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Perspective On International Signings

The International Signing Period used to be huge. Researching all the top players, scouting reports, videos was necessary. (This non-coincidentally was the same time period the Cardinals signed (briefly) one of the top prospects in Wagner Mateo in 2009.) Now, is it even worth paying attention to?


The Cardinals announced their triumphant return to the International market in 2008 with the dual signings of Roberto De La Cruz and Santos Franco. De La Cruz was signed for over a million dollars and Franco for over half a million dollars. They had a shiny new compound in the Dominican Republic and wanted to make a splash. Neither of those players panned out with Franco gone long ago and De La Cruz getting his merciful release this offseason. That being said, the early signing period was not a huge loss as they signed Cesar Valera for about $500k who was buzzing last year and is currently OPS'ing .944 as a shortstop at State College in the NY-Penn League. Another familiar name is Grabiel Hernandez who is now known as Ronny Gil, who was better was when he had his old name and everyone thought he was a year younger than he really was.

The Cardinals also signed a player outside of the typical top 10 or 20 international prospects when they picked up some guy named Oscar Taveras later in the year, so it is hard to call the signing period unsuccessful for the Cardinals, but their highest profile signings early in the signing period didn't work out at all.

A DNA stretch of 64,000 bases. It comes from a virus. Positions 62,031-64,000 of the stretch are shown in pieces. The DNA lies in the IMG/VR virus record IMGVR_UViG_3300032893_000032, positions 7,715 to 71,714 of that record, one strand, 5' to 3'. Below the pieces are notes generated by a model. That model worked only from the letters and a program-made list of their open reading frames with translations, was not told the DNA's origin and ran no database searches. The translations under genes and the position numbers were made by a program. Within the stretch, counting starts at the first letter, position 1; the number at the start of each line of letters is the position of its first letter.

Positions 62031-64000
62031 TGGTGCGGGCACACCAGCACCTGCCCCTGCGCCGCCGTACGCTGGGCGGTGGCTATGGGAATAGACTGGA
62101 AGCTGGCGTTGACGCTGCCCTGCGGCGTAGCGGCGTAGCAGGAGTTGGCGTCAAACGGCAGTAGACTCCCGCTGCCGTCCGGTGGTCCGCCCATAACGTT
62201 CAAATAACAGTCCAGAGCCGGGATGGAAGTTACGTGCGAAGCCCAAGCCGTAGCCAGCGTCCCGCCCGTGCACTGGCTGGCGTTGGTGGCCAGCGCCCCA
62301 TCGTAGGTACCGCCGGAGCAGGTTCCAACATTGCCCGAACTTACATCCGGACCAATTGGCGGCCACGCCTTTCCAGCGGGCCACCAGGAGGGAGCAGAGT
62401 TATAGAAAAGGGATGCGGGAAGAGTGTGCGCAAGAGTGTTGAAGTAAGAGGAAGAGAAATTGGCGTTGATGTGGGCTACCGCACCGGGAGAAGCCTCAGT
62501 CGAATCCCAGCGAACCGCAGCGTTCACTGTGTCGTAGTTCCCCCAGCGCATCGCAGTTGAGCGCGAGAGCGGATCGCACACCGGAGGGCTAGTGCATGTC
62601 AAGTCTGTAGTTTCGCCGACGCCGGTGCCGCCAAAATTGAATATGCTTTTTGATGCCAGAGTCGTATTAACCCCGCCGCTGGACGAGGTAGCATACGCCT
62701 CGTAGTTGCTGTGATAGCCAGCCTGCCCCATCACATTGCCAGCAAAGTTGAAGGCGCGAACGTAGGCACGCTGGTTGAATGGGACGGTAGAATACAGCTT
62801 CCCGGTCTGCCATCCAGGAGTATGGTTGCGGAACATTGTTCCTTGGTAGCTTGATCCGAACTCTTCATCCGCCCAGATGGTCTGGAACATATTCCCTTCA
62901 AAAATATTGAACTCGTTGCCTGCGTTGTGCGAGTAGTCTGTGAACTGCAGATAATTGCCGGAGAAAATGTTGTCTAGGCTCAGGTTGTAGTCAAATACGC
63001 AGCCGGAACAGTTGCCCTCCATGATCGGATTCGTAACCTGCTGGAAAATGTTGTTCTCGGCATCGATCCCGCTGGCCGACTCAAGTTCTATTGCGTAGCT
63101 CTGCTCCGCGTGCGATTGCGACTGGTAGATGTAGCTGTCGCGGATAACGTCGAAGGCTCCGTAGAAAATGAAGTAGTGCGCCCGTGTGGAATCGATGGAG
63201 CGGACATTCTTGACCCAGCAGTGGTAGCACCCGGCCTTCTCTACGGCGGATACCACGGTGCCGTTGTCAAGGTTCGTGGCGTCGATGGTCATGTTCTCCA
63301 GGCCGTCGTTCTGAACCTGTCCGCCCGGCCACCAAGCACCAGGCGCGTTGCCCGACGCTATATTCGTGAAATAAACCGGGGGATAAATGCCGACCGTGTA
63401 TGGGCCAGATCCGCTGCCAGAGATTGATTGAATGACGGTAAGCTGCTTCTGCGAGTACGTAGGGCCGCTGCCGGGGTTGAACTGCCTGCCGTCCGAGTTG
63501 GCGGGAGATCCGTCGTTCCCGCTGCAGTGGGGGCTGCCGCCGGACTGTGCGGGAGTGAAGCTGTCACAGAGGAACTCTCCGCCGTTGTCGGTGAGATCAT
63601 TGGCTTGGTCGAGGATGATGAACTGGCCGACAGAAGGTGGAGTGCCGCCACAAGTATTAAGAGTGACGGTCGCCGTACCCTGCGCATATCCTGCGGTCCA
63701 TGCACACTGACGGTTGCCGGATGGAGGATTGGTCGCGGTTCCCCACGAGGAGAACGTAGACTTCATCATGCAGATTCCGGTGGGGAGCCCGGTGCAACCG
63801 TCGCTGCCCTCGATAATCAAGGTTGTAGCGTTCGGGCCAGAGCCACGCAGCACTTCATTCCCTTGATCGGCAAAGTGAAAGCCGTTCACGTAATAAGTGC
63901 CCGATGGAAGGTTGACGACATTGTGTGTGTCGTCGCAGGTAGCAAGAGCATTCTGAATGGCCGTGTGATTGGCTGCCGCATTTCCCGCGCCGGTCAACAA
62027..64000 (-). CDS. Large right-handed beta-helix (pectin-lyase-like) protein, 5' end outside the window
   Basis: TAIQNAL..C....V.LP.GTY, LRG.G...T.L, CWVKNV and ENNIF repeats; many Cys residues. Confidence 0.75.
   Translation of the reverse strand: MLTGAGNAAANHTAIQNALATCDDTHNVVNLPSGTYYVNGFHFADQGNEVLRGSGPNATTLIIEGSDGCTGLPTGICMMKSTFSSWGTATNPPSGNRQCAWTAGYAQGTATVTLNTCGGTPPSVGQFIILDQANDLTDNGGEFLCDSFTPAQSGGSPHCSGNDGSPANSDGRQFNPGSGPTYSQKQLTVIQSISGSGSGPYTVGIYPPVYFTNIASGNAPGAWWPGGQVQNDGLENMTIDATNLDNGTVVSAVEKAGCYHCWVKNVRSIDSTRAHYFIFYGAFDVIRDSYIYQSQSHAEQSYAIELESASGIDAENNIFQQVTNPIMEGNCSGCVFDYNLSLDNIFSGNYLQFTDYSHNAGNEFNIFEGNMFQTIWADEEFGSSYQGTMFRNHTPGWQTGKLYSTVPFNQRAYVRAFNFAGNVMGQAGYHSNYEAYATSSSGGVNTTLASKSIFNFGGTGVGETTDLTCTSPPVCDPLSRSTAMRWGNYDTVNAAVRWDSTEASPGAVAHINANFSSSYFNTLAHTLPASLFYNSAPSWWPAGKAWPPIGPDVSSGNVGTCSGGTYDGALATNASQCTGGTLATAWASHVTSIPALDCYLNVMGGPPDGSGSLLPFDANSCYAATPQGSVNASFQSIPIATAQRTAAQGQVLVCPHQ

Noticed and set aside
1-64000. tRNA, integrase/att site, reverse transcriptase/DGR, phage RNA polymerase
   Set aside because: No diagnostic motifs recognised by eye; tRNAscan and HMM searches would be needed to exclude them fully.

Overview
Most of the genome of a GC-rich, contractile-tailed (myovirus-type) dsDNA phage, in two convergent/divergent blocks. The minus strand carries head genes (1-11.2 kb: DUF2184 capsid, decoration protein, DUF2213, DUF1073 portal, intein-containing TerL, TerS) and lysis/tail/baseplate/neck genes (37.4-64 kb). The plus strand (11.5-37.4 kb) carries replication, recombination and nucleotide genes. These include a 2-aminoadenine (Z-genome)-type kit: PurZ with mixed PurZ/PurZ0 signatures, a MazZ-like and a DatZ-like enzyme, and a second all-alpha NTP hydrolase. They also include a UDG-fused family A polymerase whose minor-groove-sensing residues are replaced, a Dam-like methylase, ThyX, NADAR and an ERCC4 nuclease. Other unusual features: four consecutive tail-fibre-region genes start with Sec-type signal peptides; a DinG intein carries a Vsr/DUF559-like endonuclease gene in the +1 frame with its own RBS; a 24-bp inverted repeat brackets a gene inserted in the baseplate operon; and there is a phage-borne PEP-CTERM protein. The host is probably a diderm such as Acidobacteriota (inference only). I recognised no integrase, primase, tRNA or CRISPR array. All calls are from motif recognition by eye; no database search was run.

In 2009, the Cardinals had been linked all summer to Wagner Mateo. They even had a deal in place before the July 2nd period opened for a $3.1 million contract, which was at the time the second-biggest bonus ever given to an amateur international player from Latin America. Eye issues derailed the signing and voided the contract within the year and the Cardinals never ended up paying any money at all to Mateo, who signed later with Arizona for much less money. The International signing period was at it's wild west best that year with Gary Sanchez going to the Yankees for $3 million, Miguel Sano going to Minnesota for $3.1 million and a little player by the name of Jurikson Profar going to the Rangers for $1.5 million. At least 9 players signed for over a million dollars as amateurs from Latin America. That was fun. The dollars amounts were huge, the media coverage was even bigger, Sano had a documentary crew following him around.